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Review of the First Night from The Aberdeen Weekly Journal 
Monday, April 25, 1881.

The new. operetta produced at the Opera Comique last night – the joint production of Messrs. Gilbert and Sullivan – is really a comedy set to music. The libretto, written by Mr. Gilbert is one of the richest and rarest humour, full of effective incident, and giving scope for almost unlimited stage effect. The music by Mr. Sullivan is quite up to the standard of the libretto, and in some respects goes even beyond the tuneful composer's lyre.

"Patience, or Bunthorne's Bride," the name of the new piece, is a caustic satire upon the æstheticism of the day. Twenty young creatures feed upon love, and are in love with one æsthetic creature. The story is developed through a series of amusing incidents, all tending to castigate the æsthetes and the unreality of æstheticism. Mr. Grossmith is Bunthorne, a "fleshly poet," who is an æsthete, because it is fashionable.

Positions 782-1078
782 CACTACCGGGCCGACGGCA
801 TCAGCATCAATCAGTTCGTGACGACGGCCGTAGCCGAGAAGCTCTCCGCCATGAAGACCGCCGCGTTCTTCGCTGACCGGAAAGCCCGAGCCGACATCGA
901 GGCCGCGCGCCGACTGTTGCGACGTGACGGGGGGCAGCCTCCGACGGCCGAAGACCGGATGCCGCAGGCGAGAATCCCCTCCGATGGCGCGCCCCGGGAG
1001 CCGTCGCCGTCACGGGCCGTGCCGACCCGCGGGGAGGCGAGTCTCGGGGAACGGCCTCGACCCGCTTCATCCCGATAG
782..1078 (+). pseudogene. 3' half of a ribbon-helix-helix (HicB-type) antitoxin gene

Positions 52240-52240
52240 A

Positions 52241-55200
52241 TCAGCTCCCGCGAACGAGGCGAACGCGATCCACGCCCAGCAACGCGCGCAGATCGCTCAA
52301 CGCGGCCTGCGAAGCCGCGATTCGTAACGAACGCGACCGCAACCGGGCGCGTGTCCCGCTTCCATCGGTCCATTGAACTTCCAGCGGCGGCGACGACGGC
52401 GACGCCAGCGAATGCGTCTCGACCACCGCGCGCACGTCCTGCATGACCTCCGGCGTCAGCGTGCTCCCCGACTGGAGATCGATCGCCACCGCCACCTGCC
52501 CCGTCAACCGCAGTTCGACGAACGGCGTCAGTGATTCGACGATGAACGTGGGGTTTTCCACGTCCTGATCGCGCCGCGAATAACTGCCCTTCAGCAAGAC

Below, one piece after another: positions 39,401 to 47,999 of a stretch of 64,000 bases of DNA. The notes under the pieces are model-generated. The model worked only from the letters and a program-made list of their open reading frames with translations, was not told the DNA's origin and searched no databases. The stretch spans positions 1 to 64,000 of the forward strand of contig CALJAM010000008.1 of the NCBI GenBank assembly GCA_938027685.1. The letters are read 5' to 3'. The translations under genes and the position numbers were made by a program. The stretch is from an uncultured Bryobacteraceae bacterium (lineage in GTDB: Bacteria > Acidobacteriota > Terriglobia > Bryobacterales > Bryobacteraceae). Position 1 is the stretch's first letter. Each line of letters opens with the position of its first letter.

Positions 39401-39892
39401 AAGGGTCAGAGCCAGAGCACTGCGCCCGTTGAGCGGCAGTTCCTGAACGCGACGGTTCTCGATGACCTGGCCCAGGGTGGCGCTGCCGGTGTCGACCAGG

Mr. Gilbert has caught up some curious conversational turns and expressions of æsthetic society, and we find people are "consummately utter," are "I truly utter," and "quite too all but" – the elevated nonsense peculiar to the worship of the lily. Mr. Sullivan has followed with a series of mock heroic compositions pitched in the key of grand opera, but containing most exquisite music and catching airs. Almost every song is a gem, in fact the operetta is gemmed with delicate and sparkling melody which, coupled with the brightness of the dialogue, and the beauty of the scenery must command great and prolonged popularity for "Patience”.

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